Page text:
Several times I've mentioned how in certain spots along the sandy beach beside Hotel Reef often you come upon long, fairly pure deposits of small, white seashells several inches deep. When my Natchez friend Karen visited here last year we got a picture of her atop such a heap, and that's shown at the right.
About 80% of the shells in those wave-tossed-up heaps are of a single clam species, and at last I've figured out what that species is. It's Coquina, DONAX VARIABILIS. You can see a nice shell close-up at http://www.seashells.org/seashells/coquina.htm.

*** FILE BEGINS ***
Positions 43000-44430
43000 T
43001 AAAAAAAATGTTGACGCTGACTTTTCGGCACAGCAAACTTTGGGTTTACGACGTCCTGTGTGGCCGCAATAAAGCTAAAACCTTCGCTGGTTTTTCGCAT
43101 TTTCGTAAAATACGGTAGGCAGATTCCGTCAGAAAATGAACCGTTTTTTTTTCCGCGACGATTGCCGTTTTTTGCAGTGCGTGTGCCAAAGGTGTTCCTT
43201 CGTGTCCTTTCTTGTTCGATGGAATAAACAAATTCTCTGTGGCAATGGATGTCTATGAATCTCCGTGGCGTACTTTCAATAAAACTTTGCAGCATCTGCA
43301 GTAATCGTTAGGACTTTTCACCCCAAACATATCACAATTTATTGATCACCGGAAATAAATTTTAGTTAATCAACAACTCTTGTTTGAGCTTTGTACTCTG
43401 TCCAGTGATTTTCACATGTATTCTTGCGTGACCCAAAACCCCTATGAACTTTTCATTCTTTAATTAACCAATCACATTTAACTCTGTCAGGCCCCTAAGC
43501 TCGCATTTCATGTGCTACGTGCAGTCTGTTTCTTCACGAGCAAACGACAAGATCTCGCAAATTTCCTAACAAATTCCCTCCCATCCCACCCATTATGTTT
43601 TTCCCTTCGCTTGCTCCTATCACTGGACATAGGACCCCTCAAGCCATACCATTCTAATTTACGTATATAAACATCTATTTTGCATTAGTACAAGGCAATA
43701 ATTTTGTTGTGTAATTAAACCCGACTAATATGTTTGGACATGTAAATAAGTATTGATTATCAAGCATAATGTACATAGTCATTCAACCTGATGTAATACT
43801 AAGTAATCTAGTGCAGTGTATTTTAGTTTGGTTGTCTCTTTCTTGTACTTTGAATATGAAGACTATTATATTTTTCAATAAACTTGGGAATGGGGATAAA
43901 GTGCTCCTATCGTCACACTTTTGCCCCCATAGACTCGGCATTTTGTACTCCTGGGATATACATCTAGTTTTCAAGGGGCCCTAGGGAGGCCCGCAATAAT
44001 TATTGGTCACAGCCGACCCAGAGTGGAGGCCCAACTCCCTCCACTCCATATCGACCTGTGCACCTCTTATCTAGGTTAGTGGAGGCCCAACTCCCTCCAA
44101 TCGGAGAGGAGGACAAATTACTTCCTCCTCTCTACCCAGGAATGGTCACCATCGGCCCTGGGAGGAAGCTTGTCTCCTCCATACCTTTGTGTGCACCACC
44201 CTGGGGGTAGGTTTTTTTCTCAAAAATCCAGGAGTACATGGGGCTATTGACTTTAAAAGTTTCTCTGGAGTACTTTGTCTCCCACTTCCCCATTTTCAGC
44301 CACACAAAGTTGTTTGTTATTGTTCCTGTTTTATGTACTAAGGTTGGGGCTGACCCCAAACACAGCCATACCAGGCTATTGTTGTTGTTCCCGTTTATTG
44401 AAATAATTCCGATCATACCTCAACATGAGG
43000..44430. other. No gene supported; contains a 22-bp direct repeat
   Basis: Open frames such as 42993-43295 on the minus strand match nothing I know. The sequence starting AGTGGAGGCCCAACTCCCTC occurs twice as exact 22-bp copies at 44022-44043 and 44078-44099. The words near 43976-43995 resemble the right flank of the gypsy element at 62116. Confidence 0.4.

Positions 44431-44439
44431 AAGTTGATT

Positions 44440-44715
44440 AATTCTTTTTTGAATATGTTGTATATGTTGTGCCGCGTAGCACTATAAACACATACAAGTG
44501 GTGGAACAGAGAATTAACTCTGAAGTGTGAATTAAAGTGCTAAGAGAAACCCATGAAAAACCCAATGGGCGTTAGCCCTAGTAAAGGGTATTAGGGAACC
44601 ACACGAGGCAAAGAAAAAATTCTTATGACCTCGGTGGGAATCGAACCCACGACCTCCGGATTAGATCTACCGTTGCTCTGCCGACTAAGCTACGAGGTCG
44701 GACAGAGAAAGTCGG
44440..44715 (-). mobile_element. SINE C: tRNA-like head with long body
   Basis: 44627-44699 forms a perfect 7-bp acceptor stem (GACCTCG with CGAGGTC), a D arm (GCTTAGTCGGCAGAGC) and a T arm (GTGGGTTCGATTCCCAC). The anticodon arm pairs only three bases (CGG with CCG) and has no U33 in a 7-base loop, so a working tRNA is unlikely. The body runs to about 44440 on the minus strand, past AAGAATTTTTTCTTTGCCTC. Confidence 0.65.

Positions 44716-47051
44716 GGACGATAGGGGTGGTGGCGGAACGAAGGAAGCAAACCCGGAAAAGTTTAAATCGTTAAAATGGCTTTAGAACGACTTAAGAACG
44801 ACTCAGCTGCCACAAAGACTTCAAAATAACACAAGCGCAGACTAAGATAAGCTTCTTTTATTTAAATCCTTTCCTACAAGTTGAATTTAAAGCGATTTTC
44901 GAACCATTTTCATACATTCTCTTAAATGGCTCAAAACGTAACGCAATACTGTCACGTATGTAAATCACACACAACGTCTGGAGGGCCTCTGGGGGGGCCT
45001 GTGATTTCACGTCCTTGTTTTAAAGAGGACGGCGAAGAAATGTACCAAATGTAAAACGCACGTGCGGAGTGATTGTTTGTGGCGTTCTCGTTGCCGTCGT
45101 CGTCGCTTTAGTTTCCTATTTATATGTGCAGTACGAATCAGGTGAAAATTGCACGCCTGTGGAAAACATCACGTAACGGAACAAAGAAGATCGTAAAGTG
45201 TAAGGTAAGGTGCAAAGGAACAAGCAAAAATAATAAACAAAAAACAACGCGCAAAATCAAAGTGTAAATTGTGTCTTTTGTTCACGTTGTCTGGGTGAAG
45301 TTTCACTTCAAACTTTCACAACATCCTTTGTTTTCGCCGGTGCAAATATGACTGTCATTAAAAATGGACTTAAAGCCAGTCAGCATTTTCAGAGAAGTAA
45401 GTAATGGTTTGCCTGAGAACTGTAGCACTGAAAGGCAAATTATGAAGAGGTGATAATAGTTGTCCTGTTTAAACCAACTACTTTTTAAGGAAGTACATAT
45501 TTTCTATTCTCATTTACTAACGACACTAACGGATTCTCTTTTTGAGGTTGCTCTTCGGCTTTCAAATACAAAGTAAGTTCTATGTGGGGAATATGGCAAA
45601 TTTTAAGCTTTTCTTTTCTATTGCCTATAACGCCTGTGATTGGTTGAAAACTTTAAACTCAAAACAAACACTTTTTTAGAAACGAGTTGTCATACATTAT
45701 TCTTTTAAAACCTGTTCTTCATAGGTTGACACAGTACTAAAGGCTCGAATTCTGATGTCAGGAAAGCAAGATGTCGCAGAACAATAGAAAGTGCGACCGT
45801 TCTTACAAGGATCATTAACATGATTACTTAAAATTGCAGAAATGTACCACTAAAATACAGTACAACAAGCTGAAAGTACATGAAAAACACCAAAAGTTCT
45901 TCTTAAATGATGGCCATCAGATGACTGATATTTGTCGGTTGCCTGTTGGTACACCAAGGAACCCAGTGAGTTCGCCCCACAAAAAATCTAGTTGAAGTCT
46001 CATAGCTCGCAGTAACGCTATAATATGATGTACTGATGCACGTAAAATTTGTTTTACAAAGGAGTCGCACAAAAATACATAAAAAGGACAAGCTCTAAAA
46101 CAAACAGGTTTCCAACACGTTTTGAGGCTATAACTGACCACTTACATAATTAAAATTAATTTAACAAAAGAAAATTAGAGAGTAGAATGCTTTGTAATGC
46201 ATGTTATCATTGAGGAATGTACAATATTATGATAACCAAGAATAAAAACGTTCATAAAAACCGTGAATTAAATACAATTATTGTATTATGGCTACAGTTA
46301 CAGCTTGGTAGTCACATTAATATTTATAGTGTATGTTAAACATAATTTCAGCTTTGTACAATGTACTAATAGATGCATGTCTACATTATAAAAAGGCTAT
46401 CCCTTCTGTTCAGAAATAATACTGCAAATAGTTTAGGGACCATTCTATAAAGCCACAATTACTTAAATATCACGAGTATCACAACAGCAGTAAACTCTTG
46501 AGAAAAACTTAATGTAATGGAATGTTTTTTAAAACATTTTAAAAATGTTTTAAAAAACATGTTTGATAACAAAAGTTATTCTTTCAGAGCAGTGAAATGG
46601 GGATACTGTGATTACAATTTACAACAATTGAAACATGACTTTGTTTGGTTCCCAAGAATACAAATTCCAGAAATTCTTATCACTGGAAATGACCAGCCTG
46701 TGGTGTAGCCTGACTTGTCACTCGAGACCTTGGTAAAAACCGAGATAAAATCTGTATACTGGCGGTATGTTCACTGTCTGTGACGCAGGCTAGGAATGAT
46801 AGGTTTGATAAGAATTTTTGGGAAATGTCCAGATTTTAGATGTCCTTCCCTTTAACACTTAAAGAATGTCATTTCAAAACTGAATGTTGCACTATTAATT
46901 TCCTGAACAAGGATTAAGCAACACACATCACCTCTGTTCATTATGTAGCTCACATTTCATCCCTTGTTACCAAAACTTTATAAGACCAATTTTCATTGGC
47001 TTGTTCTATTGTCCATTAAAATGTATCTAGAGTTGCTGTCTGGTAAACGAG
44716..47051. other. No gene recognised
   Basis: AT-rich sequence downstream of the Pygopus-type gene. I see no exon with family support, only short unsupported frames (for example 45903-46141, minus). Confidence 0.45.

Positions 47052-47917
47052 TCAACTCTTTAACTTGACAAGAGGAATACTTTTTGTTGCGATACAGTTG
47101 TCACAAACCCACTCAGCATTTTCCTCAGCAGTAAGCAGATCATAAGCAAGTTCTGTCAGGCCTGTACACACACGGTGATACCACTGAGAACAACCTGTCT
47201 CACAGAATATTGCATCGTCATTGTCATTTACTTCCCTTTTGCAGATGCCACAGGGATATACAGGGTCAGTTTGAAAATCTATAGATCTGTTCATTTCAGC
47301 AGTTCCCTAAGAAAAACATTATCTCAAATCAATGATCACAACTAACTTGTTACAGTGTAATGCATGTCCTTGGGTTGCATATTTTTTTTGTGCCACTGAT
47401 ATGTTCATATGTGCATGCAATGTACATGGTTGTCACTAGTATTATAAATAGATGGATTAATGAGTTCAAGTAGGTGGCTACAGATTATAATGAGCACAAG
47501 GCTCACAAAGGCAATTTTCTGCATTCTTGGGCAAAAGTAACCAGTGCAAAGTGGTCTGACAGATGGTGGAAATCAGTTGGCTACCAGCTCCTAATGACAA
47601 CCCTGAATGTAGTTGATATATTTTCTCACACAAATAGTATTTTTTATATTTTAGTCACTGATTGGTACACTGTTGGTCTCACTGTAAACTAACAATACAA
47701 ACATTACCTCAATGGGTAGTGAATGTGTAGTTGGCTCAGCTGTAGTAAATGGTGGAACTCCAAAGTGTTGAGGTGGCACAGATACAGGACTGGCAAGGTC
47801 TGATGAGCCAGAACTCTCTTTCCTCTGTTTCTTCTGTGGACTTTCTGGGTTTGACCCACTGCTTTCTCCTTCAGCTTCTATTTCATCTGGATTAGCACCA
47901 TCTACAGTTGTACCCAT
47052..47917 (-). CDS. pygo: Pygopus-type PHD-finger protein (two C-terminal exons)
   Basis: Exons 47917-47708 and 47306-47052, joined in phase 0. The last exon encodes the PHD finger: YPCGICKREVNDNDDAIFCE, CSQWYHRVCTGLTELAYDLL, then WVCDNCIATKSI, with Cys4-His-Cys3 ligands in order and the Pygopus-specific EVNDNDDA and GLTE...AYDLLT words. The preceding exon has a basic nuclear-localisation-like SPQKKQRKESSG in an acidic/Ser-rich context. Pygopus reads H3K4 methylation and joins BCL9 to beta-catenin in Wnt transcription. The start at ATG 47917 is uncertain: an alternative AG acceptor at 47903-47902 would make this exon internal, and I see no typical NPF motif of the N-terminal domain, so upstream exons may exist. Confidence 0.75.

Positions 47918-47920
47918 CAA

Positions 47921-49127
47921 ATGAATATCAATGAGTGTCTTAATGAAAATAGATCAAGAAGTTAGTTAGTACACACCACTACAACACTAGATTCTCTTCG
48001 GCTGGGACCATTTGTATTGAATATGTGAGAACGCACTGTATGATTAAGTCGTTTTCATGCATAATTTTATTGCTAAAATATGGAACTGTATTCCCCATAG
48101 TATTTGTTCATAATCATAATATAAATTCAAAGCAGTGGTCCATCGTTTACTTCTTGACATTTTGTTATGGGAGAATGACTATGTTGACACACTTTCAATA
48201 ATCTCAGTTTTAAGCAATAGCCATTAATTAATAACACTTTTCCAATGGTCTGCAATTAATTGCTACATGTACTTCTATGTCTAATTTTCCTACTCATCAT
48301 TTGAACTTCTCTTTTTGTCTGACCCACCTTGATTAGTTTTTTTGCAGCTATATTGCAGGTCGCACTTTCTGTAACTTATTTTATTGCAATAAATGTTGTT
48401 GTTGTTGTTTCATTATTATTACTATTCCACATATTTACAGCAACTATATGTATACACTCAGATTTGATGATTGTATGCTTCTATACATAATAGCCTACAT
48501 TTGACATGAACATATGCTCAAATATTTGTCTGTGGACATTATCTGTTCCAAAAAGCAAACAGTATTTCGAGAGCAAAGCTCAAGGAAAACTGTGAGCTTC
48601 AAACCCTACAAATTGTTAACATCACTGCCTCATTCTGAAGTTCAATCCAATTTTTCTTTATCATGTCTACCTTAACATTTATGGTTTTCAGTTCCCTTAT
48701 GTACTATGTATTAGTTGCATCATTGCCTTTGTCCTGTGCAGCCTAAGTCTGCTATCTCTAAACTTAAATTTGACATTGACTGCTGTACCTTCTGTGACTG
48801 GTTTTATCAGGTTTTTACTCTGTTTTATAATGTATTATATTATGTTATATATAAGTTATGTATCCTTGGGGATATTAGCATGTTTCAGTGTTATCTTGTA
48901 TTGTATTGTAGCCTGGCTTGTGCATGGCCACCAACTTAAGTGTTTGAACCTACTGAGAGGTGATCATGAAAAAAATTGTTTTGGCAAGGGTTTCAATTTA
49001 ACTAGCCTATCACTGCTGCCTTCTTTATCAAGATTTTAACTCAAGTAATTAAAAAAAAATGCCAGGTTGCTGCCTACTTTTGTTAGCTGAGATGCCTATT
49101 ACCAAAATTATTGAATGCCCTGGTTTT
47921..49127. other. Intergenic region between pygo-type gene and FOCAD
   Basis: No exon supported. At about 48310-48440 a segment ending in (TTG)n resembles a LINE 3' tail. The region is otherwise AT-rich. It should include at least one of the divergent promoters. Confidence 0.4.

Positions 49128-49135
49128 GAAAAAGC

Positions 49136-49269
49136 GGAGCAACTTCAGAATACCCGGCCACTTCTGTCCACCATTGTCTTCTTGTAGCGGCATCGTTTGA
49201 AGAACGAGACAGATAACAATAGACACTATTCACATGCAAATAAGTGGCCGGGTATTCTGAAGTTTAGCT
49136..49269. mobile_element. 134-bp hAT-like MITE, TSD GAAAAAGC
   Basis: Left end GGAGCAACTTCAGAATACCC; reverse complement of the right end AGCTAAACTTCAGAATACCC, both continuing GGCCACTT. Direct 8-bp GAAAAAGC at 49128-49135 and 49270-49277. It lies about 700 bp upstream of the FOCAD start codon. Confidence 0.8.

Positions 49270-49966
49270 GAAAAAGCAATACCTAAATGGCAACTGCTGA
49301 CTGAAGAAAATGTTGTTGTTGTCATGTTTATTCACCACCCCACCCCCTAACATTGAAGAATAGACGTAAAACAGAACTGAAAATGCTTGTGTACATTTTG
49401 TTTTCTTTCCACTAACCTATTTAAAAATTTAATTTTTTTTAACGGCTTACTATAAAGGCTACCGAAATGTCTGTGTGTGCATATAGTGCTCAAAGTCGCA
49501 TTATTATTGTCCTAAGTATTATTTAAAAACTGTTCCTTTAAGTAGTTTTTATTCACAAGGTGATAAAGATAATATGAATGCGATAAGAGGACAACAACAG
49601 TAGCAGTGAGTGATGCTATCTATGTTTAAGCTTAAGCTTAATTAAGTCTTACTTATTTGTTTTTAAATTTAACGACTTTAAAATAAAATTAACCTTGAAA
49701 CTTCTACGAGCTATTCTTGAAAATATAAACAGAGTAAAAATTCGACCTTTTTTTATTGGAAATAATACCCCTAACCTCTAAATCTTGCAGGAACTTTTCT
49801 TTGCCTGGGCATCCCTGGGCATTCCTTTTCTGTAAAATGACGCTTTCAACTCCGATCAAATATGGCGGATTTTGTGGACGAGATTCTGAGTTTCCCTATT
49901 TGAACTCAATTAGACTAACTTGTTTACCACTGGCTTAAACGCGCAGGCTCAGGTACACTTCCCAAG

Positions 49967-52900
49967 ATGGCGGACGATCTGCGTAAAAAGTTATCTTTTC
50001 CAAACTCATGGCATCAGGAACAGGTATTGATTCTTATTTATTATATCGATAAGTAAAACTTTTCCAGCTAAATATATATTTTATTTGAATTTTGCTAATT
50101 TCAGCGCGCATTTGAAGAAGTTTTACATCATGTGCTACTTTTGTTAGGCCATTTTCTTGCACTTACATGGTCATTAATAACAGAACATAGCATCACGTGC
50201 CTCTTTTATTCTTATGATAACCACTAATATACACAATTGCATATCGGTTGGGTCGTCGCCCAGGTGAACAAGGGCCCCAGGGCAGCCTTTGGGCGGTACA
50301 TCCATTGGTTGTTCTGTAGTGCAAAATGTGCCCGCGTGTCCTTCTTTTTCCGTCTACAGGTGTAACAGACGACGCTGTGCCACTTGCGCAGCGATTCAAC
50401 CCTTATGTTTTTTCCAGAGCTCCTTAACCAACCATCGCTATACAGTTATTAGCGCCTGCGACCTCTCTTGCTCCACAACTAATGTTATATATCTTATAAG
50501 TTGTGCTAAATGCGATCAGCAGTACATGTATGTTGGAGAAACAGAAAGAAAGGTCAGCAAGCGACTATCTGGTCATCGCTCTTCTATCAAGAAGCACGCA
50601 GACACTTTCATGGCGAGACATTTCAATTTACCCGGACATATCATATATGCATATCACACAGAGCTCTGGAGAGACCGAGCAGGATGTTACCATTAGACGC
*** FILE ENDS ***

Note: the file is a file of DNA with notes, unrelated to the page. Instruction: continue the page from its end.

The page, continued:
This species is one of the most common and abundant clams in the Gulf of Mexico. Individual Coquinas migrate shoreward during rising tides, then return seaward during falling tides. They spend most of their time in the sand, but on the Internet I find the observation that they emerge several times per tidal cycle to "ride waves." I think they must mean that the clam takes advantage of waves carrying them in the direction they want to go. One report says that clams actively "jump out of the sand and ride specific waves."